In many cities, there are now adult education programs on a variety of topics. For more advanced learning, university programs like EdX or Coursera provide both undergraduate and graduate courses at no cost.
The important preventive attitude in all of these is to keep learning something new. Related to this is the importance of focus on your learning activity. This helps your brain to integrate the learning experiences into the structure of your memory.
Like other parts of your body, memory is responsive to the maxim: Use it or lose it.
Whether you’re walking or playing tennis, working out or exercising in other ways, you are heading off the possibility of dementia. There are some proteins that work against dementia, and exercise improves the way these are used by your body. It also increases your body’s generation of other proteins it needs for brain health.
The memory-centered hippocampus grows, as well, as a result of exercise. This is the only part of your brain in which new brain cells are made.
If you need a reaching aid, bathtub aids, or some other household aid, then exercise doesn’t necessarily mean running around the block. Do what you can, but if all you can do are some simple hand exercises, and do them regularly, it will go some way toward helping your memory.
Don’t overdo exercise. A half hour a day of intentional exercise may be enough to begin, with appropriate increases over time. Don’t exhaust yourself or get to the stage where you really need sports injury products.
Why Should Your Diet Change?
At base, the problem is with those itty bitty powerhouses that are part of most of the cells in your body. They’re called mitochondria. They are something less than one millionth of an inch in size, and there may be just a few in a cell, or there may be a few thousand.
Mitochondria have multiple functions, but a primary one is to take the nutrients you eat and convert them into a compound called ATP—adenosine triphosphate. This is the primary energy source in your body.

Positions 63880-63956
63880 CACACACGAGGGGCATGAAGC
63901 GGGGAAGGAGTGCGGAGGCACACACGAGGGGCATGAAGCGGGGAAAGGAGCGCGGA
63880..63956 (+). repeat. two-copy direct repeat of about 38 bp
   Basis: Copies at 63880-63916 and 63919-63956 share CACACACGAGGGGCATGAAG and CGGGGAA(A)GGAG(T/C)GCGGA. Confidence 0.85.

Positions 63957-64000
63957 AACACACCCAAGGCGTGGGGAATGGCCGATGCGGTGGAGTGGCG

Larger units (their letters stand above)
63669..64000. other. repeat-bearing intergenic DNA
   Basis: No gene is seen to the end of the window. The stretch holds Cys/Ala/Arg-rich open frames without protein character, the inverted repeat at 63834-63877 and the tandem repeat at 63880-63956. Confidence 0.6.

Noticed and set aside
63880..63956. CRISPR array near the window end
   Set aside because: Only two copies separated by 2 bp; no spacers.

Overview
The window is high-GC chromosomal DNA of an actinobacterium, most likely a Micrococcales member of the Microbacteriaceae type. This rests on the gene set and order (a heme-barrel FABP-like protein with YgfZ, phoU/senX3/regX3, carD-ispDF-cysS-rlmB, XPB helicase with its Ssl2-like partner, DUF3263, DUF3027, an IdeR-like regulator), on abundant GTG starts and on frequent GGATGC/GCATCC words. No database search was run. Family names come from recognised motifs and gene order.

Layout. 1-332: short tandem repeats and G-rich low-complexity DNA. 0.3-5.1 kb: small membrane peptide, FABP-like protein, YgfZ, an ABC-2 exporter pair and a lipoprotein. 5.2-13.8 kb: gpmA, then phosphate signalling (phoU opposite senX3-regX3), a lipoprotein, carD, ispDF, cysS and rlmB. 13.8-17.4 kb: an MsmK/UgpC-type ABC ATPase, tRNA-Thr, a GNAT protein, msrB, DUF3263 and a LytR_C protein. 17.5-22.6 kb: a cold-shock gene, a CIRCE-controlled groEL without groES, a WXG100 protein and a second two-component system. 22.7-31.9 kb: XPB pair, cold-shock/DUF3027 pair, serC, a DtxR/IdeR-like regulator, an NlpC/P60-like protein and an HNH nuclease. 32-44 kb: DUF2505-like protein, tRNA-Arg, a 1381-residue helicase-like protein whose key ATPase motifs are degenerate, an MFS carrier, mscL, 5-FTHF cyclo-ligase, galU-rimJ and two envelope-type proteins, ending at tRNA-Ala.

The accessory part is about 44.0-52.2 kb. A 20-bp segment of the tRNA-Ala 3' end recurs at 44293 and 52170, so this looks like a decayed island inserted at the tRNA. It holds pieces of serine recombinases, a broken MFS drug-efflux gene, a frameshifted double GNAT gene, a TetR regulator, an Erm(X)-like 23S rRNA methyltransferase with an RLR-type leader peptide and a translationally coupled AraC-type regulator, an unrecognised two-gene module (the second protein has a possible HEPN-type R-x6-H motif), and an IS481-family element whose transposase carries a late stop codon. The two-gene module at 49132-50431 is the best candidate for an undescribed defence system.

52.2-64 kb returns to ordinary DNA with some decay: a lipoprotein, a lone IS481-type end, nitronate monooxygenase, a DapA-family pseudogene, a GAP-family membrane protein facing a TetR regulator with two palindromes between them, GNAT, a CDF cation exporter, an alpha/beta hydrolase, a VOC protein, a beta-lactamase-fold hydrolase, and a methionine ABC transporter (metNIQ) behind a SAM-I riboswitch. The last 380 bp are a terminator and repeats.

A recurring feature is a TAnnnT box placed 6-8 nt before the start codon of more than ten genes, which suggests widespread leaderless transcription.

Mitochondria also enable your cells to talk to one another. Dementia is, in many ways, a result of your cells’ inability to communicate.
To be brief, if your mitochondria are healthy, you are probably healthy. If they are not healthy, then you may be heading toward serious illness. Mitochondria are the foundation of your health. If they aren’t healthy, your cells can’t do their jobs and may die.
Here’s the Problem
The problem is that while your mitochondria are making ATP, they are also releasing free radicals. In your body, free radicals have a devastating effect on other structures in your body and, especially, your brain.
In stable chemical compounds, the protons in the nucleus are balanced by the number of electrons found in the cloud around the nucleus. Free radicals, on the other hand, are missing an electron and are therefore unstable.
Because nature craves stability, the free radicals go about your system seeking to capture an electron from some other stable chemical.
The bad part is two-fold: First, when the free radical steals from your genetic DNA, for example, it will likely change unpredictably the nature of some genes as well as their function. Any of your proteins, neurons, and more may be affected by free radicals.
The second and more devastating problem is the chemical from which an electron was taken will, itself, seek completion; this may start a chain reaction of further destruction.
Research has shown, for example, that Parkinson’s disease may be related to free radical damage.
Here’s the Solution
Mitochondria can create ATP from either sugar or fat. A primary difference is that, in converting sugar to ATP, your mitochondria create vastly more free radicals than they do when converting fat to ATP.
That is, diets which are high in non-fiber carbohydrates—chains of sugar molecules—or low in healthy fat are devastating to your brain.
There has been considerable research, including that of integrative neurologist David Perlmutter, MD, that confirm this hypothesis. From this, it’s becoming widely known that one can prevent neurodegenerative diseases like Alzheimer’s through diet.
How Should Your Diet Change?
Here are some guidelines:
- Get refined sugar, and especially fructose out of your diet. The popular high-fructose corn syrup should be avoided at all costs.
- Similarly, wheat which is high in gluten, and casein which is plentiful in cow products should be avoided; this does not include butter fat.
- Add to your diet sources of the good bacteria that are needed for your body to extract the nutrients you need. These may come from foods that have been fermented or from supplements called probiotics.